Stray dogs seen traversing pedestrian crossings are being used by the Romanian traffic police in a new safety campaign to convince pedestrians to be more careful when crossing the road.
"If they can do it, then everyone can do it -- cross on pedestrian crossings!", says the short TV spot while showing several stray dogs using zebra and pelican crossings.
The dogs were filmed in several Romanian cities.
"They send us an extraordinary message showing that animals can respect important safety rules", Lucian Dinita, Romania's traffic police chief, told AFP.
The example of stray dogs could prove crucial in a country where 360 people died last year because of "pedestrian lack of discipline", according to the police.
More than 1,200 were injured for the same reason.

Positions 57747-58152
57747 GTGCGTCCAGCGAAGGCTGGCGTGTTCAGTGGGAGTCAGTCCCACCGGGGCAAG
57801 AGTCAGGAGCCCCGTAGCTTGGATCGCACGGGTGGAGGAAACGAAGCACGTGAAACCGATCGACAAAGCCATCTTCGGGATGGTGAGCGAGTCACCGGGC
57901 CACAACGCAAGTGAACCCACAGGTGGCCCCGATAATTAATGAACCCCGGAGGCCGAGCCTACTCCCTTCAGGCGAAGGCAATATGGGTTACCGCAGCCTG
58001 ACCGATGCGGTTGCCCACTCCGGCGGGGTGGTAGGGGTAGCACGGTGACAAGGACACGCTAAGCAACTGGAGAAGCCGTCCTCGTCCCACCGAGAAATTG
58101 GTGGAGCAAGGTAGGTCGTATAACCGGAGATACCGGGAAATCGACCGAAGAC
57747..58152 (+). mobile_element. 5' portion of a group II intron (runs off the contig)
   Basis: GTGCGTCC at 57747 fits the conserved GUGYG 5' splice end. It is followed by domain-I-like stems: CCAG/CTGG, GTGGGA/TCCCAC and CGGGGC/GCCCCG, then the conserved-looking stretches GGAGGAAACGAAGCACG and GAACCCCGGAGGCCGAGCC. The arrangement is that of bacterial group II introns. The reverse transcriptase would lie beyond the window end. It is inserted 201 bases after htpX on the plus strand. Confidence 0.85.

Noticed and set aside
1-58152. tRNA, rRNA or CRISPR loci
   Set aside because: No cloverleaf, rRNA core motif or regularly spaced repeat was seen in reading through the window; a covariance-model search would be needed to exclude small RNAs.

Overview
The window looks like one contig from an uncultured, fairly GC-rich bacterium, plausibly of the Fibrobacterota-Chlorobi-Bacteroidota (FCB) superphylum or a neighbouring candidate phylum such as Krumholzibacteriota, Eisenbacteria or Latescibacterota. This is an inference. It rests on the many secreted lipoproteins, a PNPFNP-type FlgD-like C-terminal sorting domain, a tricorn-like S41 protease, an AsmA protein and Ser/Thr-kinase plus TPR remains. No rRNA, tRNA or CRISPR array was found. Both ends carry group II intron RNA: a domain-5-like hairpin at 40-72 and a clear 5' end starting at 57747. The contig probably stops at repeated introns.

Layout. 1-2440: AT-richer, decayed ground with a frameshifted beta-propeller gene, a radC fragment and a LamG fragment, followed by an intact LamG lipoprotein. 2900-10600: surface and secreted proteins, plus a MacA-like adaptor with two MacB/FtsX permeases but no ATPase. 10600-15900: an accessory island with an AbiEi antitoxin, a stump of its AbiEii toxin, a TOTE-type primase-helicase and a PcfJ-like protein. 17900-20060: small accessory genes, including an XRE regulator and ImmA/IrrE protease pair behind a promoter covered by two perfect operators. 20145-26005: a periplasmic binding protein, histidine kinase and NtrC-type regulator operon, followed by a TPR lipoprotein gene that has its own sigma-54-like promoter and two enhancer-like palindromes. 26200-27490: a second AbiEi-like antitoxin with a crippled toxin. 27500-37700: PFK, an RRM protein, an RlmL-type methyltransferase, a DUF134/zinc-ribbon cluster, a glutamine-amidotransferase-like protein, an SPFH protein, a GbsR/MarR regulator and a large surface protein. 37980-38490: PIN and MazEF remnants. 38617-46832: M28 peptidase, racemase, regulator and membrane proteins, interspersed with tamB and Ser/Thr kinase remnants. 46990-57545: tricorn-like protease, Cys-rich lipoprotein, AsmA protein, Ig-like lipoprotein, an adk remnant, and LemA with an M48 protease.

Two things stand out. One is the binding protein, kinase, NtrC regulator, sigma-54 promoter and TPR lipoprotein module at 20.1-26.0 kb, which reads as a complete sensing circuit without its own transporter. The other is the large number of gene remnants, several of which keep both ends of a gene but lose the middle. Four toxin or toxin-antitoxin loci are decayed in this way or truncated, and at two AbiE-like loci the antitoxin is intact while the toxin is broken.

"I was shocked when I realised how many people died in road accidents just because they did not cross on crosswalks", Semida Duriga, the director of Next Advertising agency, told AFP.
Duriga was the one who conceived the campaign.
"I thought of what you often see in Bucharest: dogs crossing at crosswalks or waiting for traffic lights to turn red for cars before crossing", she added.
"These stray dogs did not get education on traffic safety but they instinctively perceive that to do so is safer", Duriga explained.
Some 40,000 homeless canines live in Bucharest alongside a human population of two million, according to authorities and animal rights groups.
Their numbers started proliferating in the 1980s when then communist dictator Nicolae Ceausescu had some of Bucharest's oldest residential districts razed and replaced with apartment blocs, causing many owners to part with their pets.
Despite a massive euthanasia campaign between 2001 and 2007, stray dogs remained part of daily life in Romania.
Many are fed and even vaccinated by animal rights groups and dog lovers.
Last year, Romania's constitutional court ruled against a bill allowing local authorities to put down stray dogs.
Watch a commercial for the campaign, posted on YouTube by "dalikkk" on Jan. 18, 2013, below.